Media/News Archive

EPA Accepting Comments on Pollinator Health Until November 24, 2014

Wednesday, November 19th, 2014

Beyond Pesticides

Co-Chairs of Pollinator Health Task Force:
USDA’s Tom Vilsack and EPA’s Lisa Jackson
Image Source: USDA

At the close of Pollinator Week 2014 President Obama called on government agencies to create a plan to “promote the health of honey bees and other pollinators.” However, at the end of last month the Task Force announced it would miss its self-imposed December 20th deadline on its action plan, delaying needed steps towards improving pollinator health.

EPA will be accepting written comments at this link until November 24, 2014.

Talking Points for Comments:

EPA and USDA have a duty to protect our nation’s pollinators, and the Presidential memorandum has directed federal agencies to take action. Given average loss rates near 30% over the past 8 years, there is an urgent need to move quickly on finding long-term sustainable solutions for pollinator protection. A growing body of scientific evidence reveals connections between pollinator declines and pesticide exposure, making it evident to the public and government agencies that action must be taken to rein in these harmful chemicals. Read Full Article »

Linux for Lettuce

Wednesday, November 19th, 2014

Revolutionizing American agribusiness from the ground up, one seed at a time.

OpenSource.com
by Lisa Hamilton

Image Courtesy of Rich Marolda

From a distance, Jim Myers looks like an ordinary farmer. Most autumn mornings, he stands thigh-deep in a field of wet broccoli, beheading each plant with a single, sure swipe of his harvest knife. But under his waders are office clothes, and on his wrist is an oversized digital watch with a push-button calculator on its face. As his hand cuts, his eyes record data: stalk length and floret shape, the purple hue of perfect heads and the silver specks that foretell rot. At day’s end his broccoli goes to the food bank or the compost bin—it doesn’t really matter. He’s there to harvest information.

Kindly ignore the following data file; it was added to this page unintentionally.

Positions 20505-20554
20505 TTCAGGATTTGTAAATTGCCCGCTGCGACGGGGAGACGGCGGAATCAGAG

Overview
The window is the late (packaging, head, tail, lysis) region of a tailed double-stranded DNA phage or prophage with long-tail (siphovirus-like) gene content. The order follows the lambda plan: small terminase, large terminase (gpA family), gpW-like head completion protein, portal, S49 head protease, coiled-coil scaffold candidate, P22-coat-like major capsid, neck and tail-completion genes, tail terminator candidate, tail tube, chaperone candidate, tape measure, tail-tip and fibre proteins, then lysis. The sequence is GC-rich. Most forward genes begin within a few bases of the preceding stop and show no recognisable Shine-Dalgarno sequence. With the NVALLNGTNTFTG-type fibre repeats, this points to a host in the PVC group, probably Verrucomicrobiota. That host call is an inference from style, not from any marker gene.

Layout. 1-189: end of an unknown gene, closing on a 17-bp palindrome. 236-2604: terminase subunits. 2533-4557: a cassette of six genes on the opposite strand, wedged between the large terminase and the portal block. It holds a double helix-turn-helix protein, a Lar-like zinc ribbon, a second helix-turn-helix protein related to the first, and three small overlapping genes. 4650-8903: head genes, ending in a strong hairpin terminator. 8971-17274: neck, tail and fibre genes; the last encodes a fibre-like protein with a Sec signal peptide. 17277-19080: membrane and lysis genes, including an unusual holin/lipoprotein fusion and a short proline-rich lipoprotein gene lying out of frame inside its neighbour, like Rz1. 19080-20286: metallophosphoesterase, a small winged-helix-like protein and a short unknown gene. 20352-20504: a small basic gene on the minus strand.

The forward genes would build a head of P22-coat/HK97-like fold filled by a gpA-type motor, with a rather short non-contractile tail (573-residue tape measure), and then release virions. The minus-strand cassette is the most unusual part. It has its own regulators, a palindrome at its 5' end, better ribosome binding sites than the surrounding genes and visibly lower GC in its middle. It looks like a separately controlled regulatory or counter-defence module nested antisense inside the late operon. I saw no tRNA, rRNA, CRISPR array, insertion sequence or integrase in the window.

Myers is a plant breeder and professor of genetics at Oregon State University. The broccoli in his field has a long and bitter story, which he told me last September at the University’s research farm. We sat at a picnic table under a plum tree that had dropped ripe fruit everywhere; around our feet, the little purple corpses hummed with wasps that had crawled inside to gorge on sweet flesh. Myers has dark hair and dark eyes that are often set behind tinted glasses. In public, he rarely registers enough emotion to move the thick mustache framing his mouth. Still, as he talked about the broccoli his voice buckled, and behind those shadowy lenses his eyes looked hard and tense. Read Full Article »

Considerations for Out-Wintering the Organic Dairy Herd: Webinar by eOrganic

Wednesday, November 19th, 2014

eOrganic

Source: Tony Fischer